"The special production section, regardless of the fact the shipment is to be sent on to another country, meaning the Slovak state firm is not the final user, issues the paper, the International Import Certificate [IIC], which the foreign partner of firm 'X' includes in its application to the Czech authorities for an export license.
"Anyone with half a brain can see the end-user certificate should be issued after the import license applications are filed and approved, not before, because the IIC contains certain commitments by the Slovak government towards the country from which the goods are to be imported.
"But in Slovakia, these certificates were given out even before the application for an import license was submitted. In cases where the applicant did not eventually submit the license request, or where he was turned down, the IIC remained valid, because those responsible at the special production section took no further interest in its fate. Thus it could happen that the IIC could be submitted to any country whatsoever with a license request for export to 'Slovakia'.
"In any case, an IIC with the original signature and stamp of the Slovak Economy Ministry could become a very interesting business asset in arms trading circles. And we issued them on a 'while you wait' basis, and left them in circulation without any control whatsoever! Whether they didn't realise, didn't know, or whether it was something else - I can't say. But in any case, the people who should have had the entire process under their control apparently weren't bothered by it."
Varačka added that issuing Slovak IICs for shipments that were in effect moving from one foreign country to another left Slovakia on the hook if anything went wrong - if, for example, the third country shipped the weapons on to a fourth nation that was under embargo.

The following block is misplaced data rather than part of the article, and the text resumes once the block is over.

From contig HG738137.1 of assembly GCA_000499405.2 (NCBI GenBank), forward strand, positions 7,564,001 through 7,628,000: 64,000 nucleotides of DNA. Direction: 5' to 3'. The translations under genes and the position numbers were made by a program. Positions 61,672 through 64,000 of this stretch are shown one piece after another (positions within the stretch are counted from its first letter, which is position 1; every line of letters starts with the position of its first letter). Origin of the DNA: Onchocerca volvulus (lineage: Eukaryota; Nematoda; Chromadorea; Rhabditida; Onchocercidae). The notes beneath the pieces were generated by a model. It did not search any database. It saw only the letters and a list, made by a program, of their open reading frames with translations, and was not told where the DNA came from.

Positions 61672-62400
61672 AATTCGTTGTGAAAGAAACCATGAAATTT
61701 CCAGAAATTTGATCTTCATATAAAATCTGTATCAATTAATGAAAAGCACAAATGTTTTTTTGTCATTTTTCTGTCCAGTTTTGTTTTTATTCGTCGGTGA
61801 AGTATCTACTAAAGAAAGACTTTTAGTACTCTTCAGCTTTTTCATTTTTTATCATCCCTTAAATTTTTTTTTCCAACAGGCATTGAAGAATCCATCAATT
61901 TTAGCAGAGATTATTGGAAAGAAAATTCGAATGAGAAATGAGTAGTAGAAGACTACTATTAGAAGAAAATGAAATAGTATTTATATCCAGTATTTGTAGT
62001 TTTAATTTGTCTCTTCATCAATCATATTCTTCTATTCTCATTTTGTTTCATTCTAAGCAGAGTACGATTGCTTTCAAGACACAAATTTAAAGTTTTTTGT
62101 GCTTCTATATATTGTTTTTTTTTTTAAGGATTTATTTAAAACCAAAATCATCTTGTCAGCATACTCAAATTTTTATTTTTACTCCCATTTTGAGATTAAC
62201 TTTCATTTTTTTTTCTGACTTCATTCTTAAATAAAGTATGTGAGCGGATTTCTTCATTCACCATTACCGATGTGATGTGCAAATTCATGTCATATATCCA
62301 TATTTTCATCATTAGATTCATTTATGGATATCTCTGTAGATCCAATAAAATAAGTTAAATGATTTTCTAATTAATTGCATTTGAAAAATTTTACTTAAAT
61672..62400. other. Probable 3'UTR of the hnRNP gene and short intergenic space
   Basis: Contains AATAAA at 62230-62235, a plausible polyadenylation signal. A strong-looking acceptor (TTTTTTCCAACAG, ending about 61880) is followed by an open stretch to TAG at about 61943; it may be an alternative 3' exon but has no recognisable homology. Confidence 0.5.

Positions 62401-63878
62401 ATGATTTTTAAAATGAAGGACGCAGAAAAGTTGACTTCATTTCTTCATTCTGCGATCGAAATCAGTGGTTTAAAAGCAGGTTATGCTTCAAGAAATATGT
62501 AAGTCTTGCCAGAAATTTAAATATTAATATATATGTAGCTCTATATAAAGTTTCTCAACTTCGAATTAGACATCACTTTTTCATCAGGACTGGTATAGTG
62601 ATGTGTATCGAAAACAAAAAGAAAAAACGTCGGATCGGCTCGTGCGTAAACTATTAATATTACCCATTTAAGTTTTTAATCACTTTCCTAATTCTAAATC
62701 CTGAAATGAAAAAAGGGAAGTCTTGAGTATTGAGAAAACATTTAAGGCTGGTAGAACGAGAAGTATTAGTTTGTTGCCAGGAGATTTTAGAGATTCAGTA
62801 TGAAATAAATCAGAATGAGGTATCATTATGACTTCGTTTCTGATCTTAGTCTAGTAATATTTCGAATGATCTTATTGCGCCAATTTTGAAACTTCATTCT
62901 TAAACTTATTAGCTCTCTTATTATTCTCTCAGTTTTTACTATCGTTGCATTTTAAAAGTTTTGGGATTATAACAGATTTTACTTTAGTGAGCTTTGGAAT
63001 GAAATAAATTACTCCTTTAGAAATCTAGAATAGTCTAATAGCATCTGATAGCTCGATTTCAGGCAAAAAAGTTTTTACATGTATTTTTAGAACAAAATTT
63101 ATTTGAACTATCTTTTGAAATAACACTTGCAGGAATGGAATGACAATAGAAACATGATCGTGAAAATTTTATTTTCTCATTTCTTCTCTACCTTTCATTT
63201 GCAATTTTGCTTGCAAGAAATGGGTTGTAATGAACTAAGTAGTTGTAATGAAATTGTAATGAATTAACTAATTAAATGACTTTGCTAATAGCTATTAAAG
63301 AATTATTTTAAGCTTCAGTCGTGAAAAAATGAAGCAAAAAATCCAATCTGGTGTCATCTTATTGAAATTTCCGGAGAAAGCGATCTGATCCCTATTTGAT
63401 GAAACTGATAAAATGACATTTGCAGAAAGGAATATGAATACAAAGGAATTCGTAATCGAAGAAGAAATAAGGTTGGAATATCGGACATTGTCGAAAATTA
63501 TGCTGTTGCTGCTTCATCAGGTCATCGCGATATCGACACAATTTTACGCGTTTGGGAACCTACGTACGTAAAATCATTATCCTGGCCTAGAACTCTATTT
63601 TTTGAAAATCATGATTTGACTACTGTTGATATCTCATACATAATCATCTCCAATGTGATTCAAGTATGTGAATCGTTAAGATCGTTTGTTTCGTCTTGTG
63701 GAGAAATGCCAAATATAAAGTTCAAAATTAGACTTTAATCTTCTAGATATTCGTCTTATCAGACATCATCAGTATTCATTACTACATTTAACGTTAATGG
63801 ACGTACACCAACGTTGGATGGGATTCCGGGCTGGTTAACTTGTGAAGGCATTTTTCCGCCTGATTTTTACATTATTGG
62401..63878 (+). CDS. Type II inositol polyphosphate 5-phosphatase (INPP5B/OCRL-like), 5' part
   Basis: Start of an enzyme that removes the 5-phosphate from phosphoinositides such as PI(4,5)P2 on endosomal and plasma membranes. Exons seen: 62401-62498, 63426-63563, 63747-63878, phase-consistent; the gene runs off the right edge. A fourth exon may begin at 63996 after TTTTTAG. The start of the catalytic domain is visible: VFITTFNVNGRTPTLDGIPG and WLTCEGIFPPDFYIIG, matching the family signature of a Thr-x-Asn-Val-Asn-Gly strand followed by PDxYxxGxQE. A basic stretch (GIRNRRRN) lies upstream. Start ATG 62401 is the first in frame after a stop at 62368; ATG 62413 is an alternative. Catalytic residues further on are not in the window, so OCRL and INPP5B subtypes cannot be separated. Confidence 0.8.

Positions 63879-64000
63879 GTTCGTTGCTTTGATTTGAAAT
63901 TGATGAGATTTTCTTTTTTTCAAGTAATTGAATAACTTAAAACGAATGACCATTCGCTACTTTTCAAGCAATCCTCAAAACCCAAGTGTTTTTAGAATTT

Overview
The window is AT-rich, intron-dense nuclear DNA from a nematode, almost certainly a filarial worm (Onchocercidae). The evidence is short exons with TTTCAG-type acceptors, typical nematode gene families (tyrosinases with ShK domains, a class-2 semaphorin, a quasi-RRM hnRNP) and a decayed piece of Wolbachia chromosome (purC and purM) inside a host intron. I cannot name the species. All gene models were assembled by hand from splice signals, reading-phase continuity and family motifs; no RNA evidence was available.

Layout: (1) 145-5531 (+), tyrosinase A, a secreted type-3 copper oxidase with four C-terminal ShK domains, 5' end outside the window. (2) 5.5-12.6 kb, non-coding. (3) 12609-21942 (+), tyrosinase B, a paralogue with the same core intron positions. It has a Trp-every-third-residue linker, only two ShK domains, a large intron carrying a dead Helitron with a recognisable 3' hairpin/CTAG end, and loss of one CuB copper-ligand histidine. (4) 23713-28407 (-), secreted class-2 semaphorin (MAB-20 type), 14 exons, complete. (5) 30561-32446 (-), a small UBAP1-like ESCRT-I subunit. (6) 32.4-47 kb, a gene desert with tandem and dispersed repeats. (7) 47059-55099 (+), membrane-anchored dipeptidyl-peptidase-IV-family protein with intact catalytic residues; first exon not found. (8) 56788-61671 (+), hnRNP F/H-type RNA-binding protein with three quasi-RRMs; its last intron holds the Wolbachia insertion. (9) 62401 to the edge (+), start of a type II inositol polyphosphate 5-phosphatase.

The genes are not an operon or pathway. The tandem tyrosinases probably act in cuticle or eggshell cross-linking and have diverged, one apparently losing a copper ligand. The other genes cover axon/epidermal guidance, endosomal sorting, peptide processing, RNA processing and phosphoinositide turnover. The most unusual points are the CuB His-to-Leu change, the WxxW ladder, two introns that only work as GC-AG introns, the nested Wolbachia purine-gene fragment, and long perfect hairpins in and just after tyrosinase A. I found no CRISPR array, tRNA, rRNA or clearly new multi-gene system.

"It was sick. It was a kind of concealed re-export trade, under which if the arms ended up in another country than the one on the certificate, we would get all the blame. Slovakia in this way was certainly covering its own weapons traders [by giving them access to more re-export business], but it took total responsibility on itself for these sensitive exports. Whether the risk was worth it, given the often very questionable economic benefits for Slovakia, is very, very dubitable."
Another lacuna in the 1998 arms law that has been closed this past February, the Foreign Ministry's Kucer said, was the rules governing 'refurbishment' of weapons. Until February 2002, Slovak firms importing military equipment such as fighter aircraft for repair work at a military plant did not have to obtain a license, and did not even have to return them to the original shipper.
This loophole allowed the Guinea-based Pecos company in 2000 to send an attack helicopter from Kygyzstan for repairs at a state-owned refit shop in Trenčín, LOT, and then send it on to an unknown African nation, according to the UN report tabled a year ago.
Under another arms trading law amendment that took effect this September, the arms license commission was abolished, effectively removing the 'human element' from the license approval process. For all that, the same state experts will scrutinise requests as before.
Conditions for holding an arms trading license were considerably tightened, notably excluding foreign nationals from license-holding firms.
And while a rule allowing transit of weapons across Slovakia to proceed without an arms import license was not eliminated, as urged by arms control NGOs such as the New York-based Human Rights Watch, both Kucer and Varačka said the Customs Office was given greater authority to investigate any shipments it regarded as suspicious.
"Customs now has the authority to stop or restrict weapons transits through Slovakia, and to verify abroad whether the shipment was approved for export," said Varačka.
The changes, the bureaucrats say, have returned the state to its rightful position - as the controller, rather than the promoter, of weapons shipments. Nevertheless, they admit, the process could have been swifter.
"The problem in the past was that nothing was investigated, no one was responsible for anything, and that even if everyone knew the rules were being broken, the business somehow went on," said Varačka.
"People like [Economy Ministry special production director] Mr. Pánik can say that Mečiar passed a bad law [in 1998], but he has been responsible for it for four years, and has not lifted a finger to improve it.
"The original law was totally bad. This one is less bad, but we're going to rewrite it soon based on a totally new philosophy."
1991: Federal Czechoslovak Prime Minister Marián Čalfa convinces the Israeli government to let ailing Slovak heavy weapons manufacturers sell 260 tanks to Syria.
March 1994: The state firm Armex is established to coordinate trade in weaponry. The firm becomes Slovakia's largest arms exporter, but is scrapped in 1998 after it ends up as an empty shell of highly paid sinecures.